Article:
To be honest, most of residential engineering is quite mundane.  There is some engineering judgement that comes into play in certain situations however for the most part it is merely taking some inputs and running them through a number of AWC and ASCE equations and giving the result a GO or NO-GO.  This is exactly what computers were built for.

This is my **vision** for the engineering module and what it should be able to do:

I should be able to enter the site criteria for a project and then with the push of a single button crunch all of the engineering calcs for that model.  The items that fail will be flagged.  I modify those items accordingly (upgrade a header to a larger size), and then run the numbers again, until everything passes.  I then click the generate report, a PDF is generated.  I review it one last time, checking for errors and making sure all the inputs and outputs look reasonable and consistent, and then print out a paper copy, and stamp and sign it.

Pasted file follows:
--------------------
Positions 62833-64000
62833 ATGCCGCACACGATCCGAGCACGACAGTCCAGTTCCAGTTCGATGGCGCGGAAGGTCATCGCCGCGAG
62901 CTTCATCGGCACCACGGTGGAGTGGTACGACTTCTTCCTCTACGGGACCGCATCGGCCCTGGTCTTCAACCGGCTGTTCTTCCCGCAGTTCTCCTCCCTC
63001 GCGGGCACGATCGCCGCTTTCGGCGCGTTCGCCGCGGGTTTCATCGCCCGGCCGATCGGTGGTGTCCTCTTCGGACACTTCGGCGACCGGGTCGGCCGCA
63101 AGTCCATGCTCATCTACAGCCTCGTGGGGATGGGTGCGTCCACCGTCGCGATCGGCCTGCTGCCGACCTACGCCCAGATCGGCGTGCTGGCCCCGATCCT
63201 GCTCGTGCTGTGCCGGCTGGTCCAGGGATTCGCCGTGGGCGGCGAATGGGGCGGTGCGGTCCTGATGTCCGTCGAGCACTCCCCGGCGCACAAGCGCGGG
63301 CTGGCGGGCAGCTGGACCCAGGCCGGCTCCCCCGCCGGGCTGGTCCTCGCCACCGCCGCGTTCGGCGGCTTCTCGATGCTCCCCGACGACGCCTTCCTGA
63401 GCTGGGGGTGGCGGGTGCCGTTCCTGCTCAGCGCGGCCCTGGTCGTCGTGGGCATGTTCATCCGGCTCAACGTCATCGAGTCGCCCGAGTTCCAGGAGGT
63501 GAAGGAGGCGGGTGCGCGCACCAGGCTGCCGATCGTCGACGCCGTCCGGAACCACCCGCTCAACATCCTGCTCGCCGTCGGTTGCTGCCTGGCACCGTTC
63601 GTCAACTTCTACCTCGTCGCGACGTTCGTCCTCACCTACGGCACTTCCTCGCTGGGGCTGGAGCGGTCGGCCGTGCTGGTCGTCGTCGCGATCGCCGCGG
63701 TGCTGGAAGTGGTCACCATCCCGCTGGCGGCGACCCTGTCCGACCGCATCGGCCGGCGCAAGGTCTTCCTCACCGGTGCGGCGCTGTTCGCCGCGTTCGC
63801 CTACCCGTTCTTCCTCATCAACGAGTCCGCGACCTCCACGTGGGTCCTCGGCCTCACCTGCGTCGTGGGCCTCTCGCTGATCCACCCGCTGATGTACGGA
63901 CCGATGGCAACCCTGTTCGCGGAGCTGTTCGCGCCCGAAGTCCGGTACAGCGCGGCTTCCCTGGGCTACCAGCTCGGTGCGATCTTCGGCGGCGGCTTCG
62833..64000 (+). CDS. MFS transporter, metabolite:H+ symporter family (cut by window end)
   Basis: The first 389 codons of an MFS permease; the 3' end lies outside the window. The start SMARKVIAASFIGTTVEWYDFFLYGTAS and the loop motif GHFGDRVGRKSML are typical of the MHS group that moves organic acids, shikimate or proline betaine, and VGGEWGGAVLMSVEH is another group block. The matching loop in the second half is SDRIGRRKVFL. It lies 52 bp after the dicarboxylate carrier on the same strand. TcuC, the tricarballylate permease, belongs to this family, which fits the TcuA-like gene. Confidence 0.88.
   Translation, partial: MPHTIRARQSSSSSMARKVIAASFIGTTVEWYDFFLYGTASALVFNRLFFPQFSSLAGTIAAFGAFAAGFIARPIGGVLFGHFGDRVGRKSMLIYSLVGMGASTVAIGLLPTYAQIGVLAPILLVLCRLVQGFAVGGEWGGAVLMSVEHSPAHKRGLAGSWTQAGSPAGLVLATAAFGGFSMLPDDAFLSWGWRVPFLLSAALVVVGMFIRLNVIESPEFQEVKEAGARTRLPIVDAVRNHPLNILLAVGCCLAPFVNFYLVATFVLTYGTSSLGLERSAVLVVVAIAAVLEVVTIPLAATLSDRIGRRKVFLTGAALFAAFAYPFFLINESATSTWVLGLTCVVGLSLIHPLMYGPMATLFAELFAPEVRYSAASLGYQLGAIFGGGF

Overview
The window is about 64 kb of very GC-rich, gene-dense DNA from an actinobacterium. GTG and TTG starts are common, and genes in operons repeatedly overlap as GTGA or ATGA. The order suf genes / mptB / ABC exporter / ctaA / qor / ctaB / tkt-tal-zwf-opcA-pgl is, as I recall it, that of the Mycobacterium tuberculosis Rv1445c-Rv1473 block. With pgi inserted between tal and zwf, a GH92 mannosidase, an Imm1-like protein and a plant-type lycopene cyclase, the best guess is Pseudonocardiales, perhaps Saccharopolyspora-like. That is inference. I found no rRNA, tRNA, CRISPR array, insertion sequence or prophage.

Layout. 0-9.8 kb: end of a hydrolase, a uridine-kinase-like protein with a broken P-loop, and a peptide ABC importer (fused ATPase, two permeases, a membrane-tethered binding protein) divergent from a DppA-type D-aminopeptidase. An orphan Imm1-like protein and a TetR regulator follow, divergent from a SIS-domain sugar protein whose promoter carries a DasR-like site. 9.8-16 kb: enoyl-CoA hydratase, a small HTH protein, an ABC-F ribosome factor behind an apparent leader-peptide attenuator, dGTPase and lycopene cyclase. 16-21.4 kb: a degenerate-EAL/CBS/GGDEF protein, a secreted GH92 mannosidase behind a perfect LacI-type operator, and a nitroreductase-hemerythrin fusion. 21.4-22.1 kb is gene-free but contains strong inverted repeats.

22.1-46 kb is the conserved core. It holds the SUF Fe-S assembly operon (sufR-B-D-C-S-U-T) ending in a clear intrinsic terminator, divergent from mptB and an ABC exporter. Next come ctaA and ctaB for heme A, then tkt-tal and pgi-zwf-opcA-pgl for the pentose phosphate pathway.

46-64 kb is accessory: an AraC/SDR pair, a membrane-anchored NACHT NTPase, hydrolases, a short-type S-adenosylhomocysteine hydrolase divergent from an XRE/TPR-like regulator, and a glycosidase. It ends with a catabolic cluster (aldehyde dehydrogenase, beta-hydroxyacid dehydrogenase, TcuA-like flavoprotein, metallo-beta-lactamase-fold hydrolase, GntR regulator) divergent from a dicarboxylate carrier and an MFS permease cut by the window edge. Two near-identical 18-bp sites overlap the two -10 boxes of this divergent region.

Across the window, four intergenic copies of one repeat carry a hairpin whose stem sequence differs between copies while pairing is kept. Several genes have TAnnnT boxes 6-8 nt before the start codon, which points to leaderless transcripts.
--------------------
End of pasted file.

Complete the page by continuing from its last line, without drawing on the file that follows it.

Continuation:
I've decided my time is much better spent developing a proper solution like this rather than continuing my practice of manually crunching numbers for local residential clients.  Undoubtedly, I would make more money working on local engineering projects than I would make working on just these plugins (full time).  In fact, I even turned down an employment opportunity last year for a really nice, six figure income so that I could specifically pursue the Wall plugin full time. 

Currently I'm probably only making only about half of what I could make working strictly as a conventional engineer or corporate drone, but with me it has never been about the money.  One has to look at the big picture with these things.  I love what I do, I have full ownership, and I am able to help hundreds, maybe thousands of architects, engineers and designers rather than just a handful of local clients.  Every day I wake up I get to decide what needs to done, I control the direction I take, even though my customers do guide me.  I am also able to leverage both my love for programming and my love of engineering.   I didn't choose this path, it chose me.

6
As I'm taking a break from the code before my trip it dons on me that the soffit & fascia, primarily the fascia is probably more important than the actual roof framing right now.  If I have that feature enabled it will allow the designer to complete his or her elevations.  Whereas the framing is a critical future feature but does not really come into play for the actual construction documents.